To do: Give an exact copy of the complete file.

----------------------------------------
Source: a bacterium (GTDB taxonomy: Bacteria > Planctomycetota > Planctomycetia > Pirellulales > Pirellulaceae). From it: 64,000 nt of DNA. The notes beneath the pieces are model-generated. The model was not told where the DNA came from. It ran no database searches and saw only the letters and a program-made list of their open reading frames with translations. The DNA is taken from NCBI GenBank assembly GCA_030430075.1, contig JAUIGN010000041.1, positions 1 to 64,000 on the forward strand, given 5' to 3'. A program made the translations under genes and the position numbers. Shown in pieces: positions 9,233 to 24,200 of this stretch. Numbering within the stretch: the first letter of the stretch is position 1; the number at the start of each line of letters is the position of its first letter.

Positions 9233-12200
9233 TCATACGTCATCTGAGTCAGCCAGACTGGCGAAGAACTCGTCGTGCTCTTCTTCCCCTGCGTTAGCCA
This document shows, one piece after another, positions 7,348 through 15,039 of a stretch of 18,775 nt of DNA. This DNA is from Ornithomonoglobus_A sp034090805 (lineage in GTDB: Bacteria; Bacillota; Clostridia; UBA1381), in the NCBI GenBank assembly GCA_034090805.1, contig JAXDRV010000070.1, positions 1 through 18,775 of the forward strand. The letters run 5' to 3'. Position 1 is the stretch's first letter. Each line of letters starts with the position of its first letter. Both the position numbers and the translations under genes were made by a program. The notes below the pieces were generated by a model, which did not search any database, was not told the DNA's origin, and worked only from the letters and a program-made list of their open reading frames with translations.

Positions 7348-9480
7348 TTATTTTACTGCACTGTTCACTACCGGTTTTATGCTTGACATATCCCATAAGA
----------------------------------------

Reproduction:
Source: a bacterium (GTDB taxonomy: Bacteria > Planctomycetota > Planctomycetia > Pirellulales > Pirellulaceae). From it: 64,000 nt of DNA. The notes beneath the pieces are model-generated. The model was not told where the DNA came from. It ran no database searches and saw only the letters and a program-made list of their open reading frames with translations. The DNA is taken from NCBI GenBank assembly GCA_030430075.1, contig JAUIGN010000041.1, positions 1 to 64,000 on the forward strand, given 5' to 3'. A program made the translations under genes and the position numbers. Shown in pieces: positions 9,233 to 24,200 of this stretch. Numbering within the stretch: the first letter of the stretch is position 1; the number at the start of each line of letters is the position of its first letter.

Positions 9233-12200
9233 TCATACGTCATCTGAGTCAGCCAGACTGGCGAAGAACTCGTCGTGCTCTTCTTCCCCTGCGTTAGCCA
This document shows, one piece after another, positions 7,348 through 15,039 of a stretch of 18,775 nt of DNA. This DNA is from Ornithomonoglobus_A sp034090805 (lineage in GTDB: Bacteria; Bacillota; Clostridia; UBA1381), in the NCBI GenBank assembly GCA_034090805.1, contig JAXDRV010000070.1, positions 1 through 18,775 of the forward strand. The letters run 5' to 3'. Position 1 is the stretch's first letter. Each line of letters starts with the position of its first letter. Both the position numbers and the translations under genes were made by a program. The notes below the pieces were generated by a model, which did not search any database, was not told the DNA's origin, and worked only from the letters and a program-made list of their open reading frames with translations.

Positions 7348-9480
7348 TTATTTTACTGCACTGTTCACTACCGGTTTTATGCTTGACATATCCCATAAGA